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- From: "Kevin A. Burton" <firstname.lastname@example.org>
- To: email@example.com
- Date: Thu, 14 Oct 1999 19:27:11 -0700
I had some time to draw up my thoughts for an XML persistent datastore.
This was included in an earlier document which I have included in the
- Persistence independent:
- supports any database vendor (Oracle, Microsoft,
SQL, Ozone, etc).
- done by container managed persistence
- supports bean managed persistence.
- This is done by abstracting the persistence
another set of beans
- I realized this was a requirement when working
on massive size
databases and when doing strange schema
- it should be possible (and this I am fuzzy on) to map
every DOM object
to a persistant object through EJB. Instead of using a
DOM parser from
OpenXML, XML4J you use the native one provided.
- DOM queries based on XPath and XQL
- can be used with massivly scalable databases or when
you don't want to
transfer a massive database. Currently DMOZ
300M of RDF. An XPath query could allow us to transfer
only 10M of it.
- Security API:
- public documents can't just be exposed to the whole
world. I propose
an Access Control List based security mechanism with
the ability to override)
- security meta information (user:mode) should be
some sort of XML document over a secure channel.
- This would allow the developer to query an XPath and
if his query
violated security no data was returned. IE
/government/executive-branch/president/credit-information would not
anything thereby providing no information as to the
potential existance of
- Data View
- Conventional SQL supports the concepts of views.
Views are defined as SQL
queries on the original data
- XML Views should be done with XPath/XQL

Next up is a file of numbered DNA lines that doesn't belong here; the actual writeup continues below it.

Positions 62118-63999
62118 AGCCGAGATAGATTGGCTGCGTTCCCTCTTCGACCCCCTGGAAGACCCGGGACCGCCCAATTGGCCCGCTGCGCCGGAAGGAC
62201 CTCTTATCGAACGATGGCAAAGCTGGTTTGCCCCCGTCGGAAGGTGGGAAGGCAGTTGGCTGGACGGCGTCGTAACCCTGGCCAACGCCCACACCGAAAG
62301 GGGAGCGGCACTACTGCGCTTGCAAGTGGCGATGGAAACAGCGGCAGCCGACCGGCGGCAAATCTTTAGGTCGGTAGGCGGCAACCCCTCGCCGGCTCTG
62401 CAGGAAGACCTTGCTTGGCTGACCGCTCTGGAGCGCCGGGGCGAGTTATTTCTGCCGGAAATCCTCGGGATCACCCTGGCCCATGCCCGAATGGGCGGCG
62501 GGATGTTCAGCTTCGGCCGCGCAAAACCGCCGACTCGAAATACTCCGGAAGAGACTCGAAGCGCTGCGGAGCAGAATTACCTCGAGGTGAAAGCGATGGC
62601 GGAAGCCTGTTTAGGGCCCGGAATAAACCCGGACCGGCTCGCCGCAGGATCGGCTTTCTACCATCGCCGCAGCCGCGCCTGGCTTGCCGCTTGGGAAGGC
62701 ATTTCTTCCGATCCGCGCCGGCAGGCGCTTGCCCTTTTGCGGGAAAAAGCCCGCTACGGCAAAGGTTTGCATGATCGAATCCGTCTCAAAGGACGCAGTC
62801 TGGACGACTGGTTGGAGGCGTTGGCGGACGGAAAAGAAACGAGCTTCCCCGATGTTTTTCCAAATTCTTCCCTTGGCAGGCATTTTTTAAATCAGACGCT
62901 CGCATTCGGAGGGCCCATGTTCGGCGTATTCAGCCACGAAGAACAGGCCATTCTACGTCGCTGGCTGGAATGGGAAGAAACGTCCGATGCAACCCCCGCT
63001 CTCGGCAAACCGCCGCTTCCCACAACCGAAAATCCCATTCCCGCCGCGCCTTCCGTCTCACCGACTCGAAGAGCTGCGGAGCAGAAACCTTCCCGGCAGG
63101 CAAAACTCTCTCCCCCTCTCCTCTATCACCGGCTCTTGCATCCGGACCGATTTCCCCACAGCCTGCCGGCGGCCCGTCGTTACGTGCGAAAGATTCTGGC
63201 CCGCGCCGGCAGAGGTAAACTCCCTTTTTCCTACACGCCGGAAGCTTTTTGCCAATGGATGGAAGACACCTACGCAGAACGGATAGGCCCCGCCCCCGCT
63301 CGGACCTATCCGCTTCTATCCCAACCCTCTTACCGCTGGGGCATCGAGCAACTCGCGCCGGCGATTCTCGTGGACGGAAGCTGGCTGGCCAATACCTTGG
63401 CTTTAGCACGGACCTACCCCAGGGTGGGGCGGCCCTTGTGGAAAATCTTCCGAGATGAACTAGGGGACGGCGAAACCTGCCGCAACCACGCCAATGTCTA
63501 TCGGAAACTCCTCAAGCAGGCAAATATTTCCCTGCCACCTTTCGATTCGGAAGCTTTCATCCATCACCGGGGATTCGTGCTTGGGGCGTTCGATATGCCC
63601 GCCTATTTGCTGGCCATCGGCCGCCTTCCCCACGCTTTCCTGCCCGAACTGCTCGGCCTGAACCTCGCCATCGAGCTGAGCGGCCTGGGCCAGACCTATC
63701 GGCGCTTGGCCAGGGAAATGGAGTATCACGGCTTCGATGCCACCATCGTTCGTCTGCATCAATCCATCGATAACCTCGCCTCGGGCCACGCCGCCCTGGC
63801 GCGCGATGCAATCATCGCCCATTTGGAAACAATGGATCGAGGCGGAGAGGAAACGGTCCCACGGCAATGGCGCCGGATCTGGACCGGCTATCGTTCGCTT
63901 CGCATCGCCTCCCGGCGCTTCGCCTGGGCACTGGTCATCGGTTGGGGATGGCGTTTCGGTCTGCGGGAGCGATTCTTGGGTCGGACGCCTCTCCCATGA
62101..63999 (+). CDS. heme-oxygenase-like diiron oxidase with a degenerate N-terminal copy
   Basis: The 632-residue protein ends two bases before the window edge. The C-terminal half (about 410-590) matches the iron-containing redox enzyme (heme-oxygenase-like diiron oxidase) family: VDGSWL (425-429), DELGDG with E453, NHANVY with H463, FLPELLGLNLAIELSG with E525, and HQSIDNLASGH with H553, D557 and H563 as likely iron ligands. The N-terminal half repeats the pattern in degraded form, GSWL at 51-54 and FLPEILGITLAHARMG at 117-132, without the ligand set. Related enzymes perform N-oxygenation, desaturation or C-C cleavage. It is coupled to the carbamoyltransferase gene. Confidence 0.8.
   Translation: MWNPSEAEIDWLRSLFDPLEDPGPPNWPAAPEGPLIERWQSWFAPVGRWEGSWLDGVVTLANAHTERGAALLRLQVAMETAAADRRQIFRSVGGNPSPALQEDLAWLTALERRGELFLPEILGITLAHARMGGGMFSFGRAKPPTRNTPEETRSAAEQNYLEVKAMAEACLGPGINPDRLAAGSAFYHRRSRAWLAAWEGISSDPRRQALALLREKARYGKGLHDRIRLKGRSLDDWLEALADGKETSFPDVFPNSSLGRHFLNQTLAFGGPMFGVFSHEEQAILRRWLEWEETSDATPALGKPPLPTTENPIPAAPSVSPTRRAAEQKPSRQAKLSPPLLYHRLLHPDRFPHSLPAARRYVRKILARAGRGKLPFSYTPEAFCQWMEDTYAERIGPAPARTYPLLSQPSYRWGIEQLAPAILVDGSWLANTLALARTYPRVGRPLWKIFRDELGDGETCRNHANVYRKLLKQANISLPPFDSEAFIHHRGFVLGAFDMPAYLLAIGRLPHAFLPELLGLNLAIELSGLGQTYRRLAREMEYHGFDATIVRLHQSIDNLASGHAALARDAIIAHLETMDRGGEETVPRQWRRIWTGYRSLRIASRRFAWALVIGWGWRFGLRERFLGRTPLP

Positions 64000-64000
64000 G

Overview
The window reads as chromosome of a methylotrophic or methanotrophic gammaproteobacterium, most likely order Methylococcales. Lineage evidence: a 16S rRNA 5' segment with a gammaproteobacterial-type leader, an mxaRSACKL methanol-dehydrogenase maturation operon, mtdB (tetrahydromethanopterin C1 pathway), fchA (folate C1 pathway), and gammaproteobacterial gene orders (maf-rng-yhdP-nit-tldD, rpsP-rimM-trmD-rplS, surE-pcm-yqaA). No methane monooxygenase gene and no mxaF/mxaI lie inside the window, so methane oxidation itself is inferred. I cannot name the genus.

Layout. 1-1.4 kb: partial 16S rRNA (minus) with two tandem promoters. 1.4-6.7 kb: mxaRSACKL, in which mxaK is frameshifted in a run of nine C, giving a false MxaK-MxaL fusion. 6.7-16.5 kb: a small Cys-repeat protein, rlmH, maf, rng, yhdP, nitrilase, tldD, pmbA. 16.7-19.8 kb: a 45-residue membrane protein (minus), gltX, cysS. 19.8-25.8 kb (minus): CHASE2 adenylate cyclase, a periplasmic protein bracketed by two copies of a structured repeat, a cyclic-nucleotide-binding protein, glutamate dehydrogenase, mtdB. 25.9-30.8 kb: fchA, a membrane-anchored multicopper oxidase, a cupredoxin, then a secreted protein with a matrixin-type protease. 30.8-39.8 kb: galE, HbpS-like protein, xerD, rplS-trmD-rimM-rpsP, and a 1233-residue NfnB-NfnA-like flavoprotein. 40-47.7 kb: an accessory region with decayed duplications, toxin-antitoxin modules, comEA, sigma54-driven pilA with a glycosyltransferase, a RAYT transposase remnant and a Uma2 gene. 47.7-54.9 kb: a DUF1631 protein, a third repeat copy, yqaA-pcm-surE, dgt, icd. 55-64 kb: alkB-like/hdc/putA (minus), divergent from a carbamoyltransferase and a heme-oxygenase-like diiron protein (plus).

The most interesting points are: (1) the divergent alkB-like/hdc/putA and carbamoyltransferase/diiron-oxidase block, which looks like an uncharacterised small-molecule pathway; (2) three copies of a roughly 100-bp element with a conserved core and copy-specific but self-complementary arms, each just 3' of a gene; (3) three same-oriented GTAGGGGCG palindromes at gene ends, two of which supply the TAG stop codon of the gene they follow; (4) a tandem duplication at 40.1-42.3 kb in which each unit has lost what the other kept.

- Schema constraints through XML schema
- Performance search/index engine
- currently modern HTTP search engines (Infoseek,
Excite) treat HTML documents
as one big CDATA section with all tagging removed. This
needs to be fixed here.
Since all data is basically XML it should be possible to
documents and run global (and fast) queries on them.
This is possible because
of XML Name spaces. Every DTD must be inserted here
with a unique XML name
- since the persistence mechanism is abstracted here the
native database index
can be use removing the burden of the developer from
Just some ideas I have had... I am curious to see what everyone here
When the Internet started to experience massive growth one of the ways
designed to conquer its massive amount of information was to setup a
"search engine" which would spider the Internet or Intranet and
calculate word counts from the HTML presentation layer. Later,
databases started being written to the web application spectrum that
added a gateway to the structured data.
Later the W3C in its infinite wisdom published the XML specification to
help split the difference and a standard give structure to documents
that can easily be extended.
Currently Java lacks an index server. One that parses a URL or
filesystem and generates a META-Index (approx 40% original size) of the
content and allows users to find a document within a filesystem or
website based on a query.
This lacks any structure as the user might search on something like
China and either get the Country or the type of dishes.
What I think is needed is a blend of the two. There is a *lot* of
existing data that is HTML based (and will be for a while) that needs to
be indexed within a 100% Java environment. Adding XML support to a Java
Index Server would allow the user to enumerate a list of known DTDs and
run a query on <country>China</country> (or XQL/XOQL/DOM) and obtain the
doc (possibly HTMl after XSL re-format).
I would just like to get feedback. There are some smart people here. ;)
Kevin A Burton
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